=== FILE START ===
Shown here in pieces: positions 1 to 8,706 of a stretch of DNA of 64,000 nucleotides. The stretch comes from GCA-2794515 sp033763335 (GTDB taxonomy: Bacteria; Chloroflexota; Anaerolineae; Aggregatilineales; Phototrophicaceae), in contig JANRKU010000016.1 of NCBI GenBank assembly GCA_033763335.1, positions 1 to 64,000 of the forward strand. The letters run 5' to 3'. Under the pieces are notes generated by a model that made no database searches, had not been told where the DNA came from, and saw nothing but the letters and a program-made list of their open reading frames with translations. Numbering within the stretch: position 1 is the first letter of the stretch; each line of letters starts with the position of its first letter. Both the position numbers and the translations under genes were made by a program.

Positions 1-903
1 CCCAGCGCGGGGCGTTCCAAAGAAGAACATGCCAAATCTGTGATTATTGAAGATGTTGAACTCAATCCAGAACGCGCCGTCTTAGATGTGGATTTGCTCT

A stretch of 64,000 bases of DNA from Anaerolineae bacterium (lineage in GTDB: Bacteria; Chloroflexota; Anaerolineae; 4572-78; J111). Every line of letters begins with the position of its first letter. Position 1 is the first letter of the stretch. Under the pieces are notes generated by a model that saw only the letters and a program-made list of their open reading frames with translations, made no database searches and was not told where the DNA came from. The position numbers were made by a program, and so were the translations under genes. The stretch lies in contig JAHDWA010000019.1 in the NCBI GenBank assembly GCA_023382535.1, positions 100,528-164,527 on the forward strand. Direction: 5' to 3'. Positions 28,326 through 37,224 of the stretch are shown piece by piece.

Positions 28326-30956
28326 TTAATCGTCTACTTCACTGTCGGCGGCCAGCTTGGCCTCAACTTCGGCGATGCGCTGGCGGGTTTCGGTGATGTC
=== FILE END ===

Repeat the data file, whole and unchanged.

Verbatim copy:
Shown here in pieces: positions 1 to 8,706 of a stretch of DNA of 64,000 nucleotides. The stretch comes from GCA-2794515 sp033763335 (GTDB taxonomy: Bacteria; Chloroflexota; Anaerolineae; Aggregatilineales; Phototrophicaceae), in contig JANRKU010000016.1 of NCBI GenBank assembly GCA_033763335.1, positions 1 to 64,000 of the forward strand. The letters run 5' to 3'. Under the pieces are notes generated by a model that made no database searches, had not been told where the DNA came from, and saw nothing but the letters and a program-made list of their open reading frames with translations. Numbering within the stretch: position 1 is the first letter of the stretch; each line of letters starts with the position of its first letter. Both the position numbers and the translations under genes were made by a program.

Positions 1-903
1 CCCAGCGCGGGGCGTTCCAAAGAAGAACATGCCAAATCTGTGATTATTGAAGATGTTGAACTCAATCCAGAACGCGCCGTCTTAGATGTGGATTTGCTCT

A stretch of 64,000 bases of DNA from Anaerolineae bacterium (lineage in GTDB: Bacteria; Chloroflexota; Anaerolineae; 4572-78; J111). Every line of letters begins with the position of its first letter. Position 1 is the first letter of the stretch. Under the pieces are notes generated by a model that saw only the letters and a program-made list of their open reading frames with translations, made no database searches and was not told where the DNA came from. The position numbers were made by a program, and so were the translations under genes. The stretch lies in contig JAHDWA010000019.1 in the NCBI GenBank assembly GCA_023382535.1, positions 100,528-164,527 on the forward strand. Direction: 5' to 3'. Positions 28,326 through 37,224 of the stretch are shown piece by piece.

Positions 28326-30956
28326 TTAATCGTCTACTTCACTGTCGGCGGCCAGCTTGGCCTCAACTTCGGCGATGCGCTGGCGGGTTTCGGTGATGTC